Yes. The campus is committed to equitable remote options for vulnerable/at-risk populations and meeting the needs of students whose health or personal circumstances require them to learn remotely. A foundational principle of our Academic Implementation Team is ensuring the campus will offer enough fully remote and/or online options that students who cannot attend courses in person can make progress toward their degrees. However, not every course will be offering remote instruction, and this may require a fully remote student to choose different classes.
Yes. Fall break will be shortened to Thursday and Friday only, with classes continuing through the Wednesday before Thanksgiving. After fall break, all classes will be remote (synchronous) or online (asynchronous) through the end of the semester.
The blend of in-person, hybrid, remote and online courses that will be offered in fall 2020 does not diminish the quality and value of a degree from CU Boulder.
The main accreditation criteria for our courses remain the same whether they are taught in person, online or remotely: our courses must involve regular and substantive instructor interaction with students. With remote and online teaching, faculty and instructors are still able to:
Provide regular instruction and interact regularly with their students.
Provide full and substantive assessments and regular feedback on students’ coursework.
Be proactive and available in providing information or responding to students’ questions about the content of the course.
Faculty across campus continue to incorporate best practices for teaching and learning in various teaching modalities into the design of their courses.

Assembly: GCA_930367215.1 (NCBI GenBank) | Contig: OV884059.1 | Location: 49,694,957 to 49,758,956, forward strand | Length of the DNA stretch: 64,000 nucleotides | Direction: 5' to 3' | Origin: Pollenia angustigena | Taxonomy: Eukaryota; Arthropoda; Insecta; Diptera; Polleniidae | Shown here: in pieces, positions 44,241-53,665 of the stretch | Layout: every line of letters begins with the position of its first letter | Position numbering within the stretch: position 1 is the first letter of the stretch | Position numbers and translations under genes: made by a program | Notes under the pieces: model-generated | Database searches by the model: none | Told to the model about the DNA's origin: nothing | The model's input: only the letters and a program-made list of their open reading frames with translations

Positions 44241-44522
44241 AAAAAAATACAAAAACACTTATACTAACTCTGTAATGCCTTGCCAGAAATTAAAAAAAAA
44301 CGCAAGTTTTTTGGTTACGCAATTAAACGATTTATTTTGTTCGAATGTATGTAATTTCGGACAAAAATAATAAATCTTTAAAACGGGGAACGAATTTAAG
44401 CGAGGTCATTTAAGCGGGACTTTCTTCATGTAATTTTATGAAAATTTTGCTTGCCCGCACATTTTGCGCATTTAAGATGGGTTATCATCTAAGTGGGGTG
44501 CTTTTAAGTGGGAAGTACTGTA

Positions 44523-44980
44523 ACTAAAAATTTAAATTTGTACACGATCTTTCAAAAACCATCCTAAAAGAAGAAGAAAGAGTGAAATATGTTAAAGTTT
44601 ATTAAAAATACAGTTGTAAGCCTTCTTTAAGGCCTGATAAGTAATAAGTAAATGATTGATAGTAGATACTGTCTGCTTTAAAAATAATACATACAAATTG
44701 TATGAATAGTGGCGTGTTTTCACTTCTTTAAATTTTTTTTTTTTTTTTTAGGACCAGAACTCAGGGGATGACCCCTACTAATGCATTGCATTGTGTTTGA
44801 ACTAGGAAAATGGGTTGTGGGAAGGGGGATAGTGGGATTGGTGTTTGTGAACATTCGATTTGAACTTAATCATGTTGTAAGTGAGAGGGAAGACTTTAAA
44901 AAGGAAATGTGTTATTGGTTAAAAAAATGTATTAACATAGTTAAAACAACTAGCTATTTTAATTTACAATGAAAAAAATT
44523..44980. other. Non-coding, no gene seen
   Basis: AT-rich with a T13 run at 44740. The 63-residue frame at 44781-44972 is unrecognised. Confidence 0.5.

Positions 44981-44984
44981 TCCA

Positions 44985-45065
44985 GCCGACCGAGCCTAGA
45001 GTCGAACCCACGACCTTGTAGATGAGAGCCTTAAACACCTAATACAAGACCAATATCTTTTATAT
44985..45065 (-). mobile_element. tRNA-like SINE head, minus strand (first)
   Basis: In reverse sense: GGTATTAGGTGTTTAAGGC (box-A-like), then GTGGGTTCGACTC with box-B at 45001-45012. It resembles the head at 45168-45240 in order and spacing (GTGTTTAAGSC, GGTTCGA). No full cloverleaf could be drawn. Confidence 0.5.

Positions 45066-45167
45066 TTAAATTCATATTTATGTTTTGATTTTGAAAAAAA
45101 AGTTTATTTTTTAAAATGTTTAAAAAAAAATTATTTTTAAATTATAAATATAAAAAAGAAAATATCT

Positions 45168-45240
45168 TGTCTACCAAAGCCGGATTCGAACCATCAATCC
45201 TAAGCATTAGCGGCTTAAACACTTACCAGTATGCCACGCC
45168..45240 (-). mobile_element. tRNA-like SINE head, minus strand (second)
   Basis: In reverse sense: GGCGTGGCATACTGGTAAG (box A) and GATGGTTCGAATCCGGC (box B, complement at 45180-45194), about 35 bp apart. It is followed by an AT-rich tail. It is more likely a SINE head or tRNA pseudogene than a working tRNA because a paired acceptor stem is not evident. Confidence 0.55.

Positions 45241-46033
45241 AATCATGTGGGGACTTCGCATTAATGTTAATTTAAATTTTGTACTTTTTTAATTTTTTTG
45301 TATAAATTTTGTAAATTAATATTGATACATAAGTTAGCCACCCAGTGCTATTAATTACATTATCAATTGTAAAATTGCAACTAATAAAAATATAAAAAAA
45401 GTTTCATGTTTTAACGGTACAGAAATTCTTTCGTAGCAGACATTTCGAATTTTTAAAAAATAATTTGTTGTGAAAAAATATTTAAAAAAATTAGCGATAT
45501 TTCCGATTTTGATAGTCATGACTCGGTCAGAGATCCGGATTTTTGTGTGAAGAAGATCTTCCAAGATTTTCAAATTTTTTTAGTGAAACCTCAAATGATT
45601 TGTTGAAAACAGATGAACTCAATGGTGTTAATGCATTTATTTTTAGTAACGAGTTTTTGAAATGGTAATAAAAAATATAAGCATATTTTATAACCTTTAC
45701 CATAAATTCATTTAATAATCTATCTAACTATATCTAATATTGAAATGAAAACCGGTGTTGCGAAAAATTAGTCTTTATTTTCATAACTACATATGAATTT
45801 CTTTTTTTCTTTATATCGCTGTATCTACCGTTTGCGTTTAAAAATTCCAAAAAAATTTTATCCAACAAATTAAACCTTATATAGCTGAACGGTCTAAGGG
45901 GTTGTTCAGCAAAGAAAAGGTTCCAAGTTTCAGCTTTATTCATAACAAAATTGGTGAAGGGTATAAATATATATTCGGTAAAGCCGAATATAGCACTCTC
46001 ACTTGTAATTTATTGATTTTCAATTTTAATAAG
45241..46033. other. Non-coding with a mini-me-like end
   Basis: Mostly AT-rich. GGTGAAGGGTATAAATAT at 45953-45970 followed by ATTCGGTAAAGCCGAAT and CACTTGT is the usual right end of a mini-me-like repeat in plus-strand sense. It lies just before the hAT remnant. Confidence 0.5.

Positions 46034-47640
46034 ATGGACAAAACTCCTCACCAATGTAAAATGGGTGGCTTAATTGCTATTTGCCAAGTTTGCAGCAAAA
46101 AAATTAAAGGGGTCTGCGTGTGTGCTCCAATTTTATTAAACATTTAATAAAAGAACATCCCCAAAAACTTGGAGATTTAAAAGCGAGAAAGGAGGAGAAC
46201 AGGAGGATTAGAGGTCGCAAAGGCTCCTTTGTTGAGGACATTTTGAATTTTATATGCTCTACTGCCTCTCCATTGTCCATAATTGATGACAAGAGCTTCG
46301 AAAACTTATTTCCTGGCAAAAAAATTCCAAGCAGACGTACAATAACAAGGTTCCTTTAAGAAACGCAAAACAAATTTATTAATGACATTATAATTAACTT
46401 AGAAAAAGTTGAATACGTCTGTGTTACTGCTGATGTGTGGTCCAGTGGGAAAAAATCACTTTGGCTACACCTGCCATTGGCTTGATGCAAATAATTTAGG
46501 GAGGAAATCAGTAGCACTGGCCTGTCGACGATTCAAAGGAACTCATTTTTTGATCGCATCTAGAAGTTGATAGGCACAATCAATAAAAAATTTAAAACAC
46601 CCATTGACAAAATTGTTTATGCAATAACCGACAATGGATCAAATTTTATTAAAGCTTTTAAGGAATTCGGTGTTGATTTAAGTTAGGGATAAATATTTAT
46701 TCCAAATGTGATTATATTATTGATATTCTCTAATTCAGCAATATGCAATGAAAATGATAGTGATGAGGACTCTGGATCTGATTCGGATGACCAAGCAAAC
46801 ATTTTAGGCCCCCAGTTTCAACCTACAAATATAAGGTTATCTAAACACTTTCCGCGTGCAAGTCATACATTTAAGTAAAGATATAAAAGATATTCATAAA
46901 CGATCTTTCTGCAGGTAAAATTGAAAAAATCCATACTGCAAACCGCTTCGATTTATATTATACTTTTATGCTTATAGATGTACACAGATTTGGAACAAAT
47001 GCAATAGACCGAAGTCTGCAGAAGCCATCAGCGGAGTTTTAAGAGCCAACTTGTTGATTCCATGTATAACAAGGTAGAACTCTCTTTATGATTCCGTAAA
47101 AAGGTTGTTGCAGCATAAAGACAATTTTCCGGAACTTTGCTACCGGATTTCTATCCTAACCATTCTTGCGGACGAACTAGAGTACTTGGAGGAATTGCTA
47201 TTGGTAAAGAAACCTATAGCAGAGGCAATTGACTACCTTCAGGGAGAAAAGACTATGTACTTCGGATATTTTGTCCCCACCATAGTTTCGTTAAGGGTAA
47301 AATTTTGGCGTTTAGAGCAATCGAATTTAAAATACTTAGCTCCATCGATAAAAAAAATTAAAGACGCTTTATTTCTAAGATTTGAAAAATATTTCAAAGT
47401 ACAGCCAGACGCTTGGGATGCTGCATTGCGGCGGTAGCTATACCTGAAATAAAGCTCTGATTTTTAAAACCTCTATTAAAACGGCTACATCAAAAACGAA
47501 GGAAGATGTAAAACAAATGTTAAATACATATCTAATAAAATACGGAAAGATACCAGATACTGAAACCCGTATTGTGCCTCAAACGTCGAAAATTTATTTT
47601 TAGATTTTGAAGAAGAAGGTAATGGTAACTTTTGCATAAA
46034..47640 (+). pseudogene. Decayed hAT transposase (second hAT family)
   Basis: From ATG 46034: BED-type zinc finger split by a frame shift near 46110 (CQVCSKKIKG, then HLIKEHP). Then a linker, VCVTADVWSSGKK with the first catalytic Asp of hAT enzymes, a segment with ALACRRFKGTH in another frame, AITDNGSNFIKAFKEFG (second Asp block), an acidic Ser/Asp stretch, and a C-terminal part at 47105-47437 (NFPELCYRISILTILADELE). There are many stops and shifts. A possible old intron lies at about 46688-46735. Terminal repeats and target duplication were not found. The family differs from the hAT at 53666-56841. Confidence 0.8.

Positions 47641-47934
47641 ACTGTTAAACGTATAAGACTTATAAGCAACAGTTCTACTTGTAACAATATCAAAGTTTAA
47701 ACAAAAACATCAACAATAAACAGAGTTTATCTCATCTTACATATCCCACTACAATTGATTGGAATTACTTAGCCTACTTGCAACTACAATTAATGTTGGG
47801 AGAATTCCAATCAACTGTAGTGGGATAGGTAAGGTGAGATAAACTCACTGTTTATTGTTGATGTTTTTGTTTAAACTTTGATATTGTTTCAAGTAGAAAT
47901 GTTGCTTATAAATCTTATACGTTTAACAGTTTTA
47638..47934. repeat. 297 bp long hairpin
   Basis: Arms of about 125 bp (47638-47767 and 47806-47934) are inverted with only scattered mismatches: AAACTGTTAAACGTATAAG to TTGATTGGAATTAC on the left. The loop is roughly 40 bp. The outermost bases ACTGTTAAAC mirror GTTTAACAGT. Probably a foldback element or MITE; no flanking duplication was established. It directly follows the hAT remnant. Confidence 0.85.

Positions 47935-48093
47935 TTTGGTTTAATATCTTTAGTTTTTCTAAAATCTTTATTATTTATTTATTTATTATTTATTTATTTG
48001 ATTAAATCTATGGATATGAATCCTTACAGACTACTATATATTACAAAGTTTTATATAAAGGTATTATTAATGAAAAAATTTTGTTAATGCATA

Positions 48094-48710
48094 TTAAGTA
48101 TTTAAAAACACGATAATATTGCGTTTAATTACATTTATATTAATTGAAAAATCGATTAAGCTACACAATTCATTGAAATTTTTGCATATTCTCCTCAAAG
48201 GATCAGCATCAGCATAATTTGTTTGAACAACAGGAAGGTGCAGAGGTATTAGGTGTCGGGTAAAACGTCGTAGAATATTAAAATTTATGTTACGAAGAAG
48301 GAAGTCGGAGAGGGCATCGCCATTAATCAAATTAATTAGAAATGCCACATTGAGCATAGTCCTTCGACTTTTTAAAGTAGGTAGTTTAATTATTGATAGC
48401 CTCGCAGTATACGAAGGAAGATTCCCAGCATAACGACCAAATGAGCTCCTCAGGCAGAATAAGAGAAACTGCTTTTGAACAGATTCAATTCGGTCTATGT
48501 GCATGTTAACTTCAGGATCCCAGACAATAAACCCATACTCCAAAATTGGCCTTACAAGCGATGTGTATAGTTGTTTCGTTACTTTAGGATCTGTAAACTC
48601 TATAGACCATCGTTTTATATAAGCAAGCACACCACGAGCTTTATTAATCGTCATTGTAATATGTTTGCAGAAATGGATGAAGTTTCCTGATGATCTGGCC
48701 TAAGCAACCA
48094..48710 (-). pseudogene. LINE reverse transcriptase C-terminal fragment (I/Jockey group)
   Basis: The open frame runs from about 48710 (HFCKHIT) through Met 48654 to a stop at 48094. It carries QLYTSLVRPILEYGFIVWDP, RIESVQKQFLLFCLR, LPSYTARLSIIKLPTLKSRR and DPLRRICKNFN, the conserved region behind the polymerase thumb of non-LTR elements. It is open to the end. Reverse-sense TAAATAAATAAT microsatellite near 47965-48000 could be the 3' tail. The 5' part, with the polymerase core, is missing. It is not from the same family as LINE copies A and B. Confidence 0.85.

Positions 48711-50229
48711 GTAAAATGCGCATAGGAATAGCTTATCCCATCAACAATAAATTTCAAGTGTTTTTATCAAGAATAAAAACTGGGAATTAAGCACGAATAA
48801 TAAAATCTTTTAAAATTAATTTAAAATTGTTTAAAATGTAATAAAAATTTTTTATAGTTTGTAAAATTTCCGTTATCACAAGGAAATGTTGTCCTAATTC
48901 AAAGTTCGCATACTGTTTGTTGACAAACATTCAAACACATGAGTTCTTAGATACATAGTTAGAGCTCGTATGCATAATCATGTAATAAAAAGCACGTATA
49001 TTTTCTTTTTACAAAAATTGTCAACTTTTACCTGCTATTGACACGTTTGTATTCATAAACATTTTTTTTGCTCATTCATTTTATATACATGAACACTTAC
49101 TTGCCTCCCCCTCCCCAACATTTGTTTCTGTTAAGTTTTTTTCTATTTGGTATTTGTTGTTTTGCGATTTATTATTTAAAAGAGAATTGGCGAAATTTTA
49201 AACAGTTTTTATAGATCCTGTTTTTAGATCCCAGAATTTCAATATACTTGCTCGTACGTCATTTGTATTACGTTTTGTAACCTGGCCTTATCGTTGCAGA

In addition, the Center for Teaching & Learning has partnered with Continuing Education, the Office of Information Technology and the Office of Academic Innovation to offer workshops and provide resources and individual consultations for faculty on effective, evidence-based practices for remote and online teaching.
We are also prioritizing classes for in-person delivery whose academic outcomes are difficult to achieve virtually (e.g., computer labs, performance classes, studios).
Finally, the Boulder campus is going to great lengths to modify our campus operations in a way that will allow us to safely provide on-campus experiences for our students. The Boulder campus continues to make significant investments in our COVID-19 health and safety infrastructure in order to provide a safe learning and working environment for our students, staff and faculty.
As we begin the implementation of our plan for fall, we are working to minimize the potential impacts to students who have already chosen their course schedules while meeting the health and safety goals that will enable our return to campus. Class meeting times, locations and teaching formats will be automatically adjusted to accommodate increased passing periods and appropriate social distancing. Students will have the opportunity to add, drop or swap classes during the schedule adjustment and open enrollment periods in August. For more information, view the full announcement.
The Center for Teaching and Learning (CTL) and the Office of Information Technology (OIT) are continuing their intensive work to expand technology supports for all teaching modalities. OIT is creating a website to overview what technologies are available now, and what will be available this fall, along with descriptions of the support available.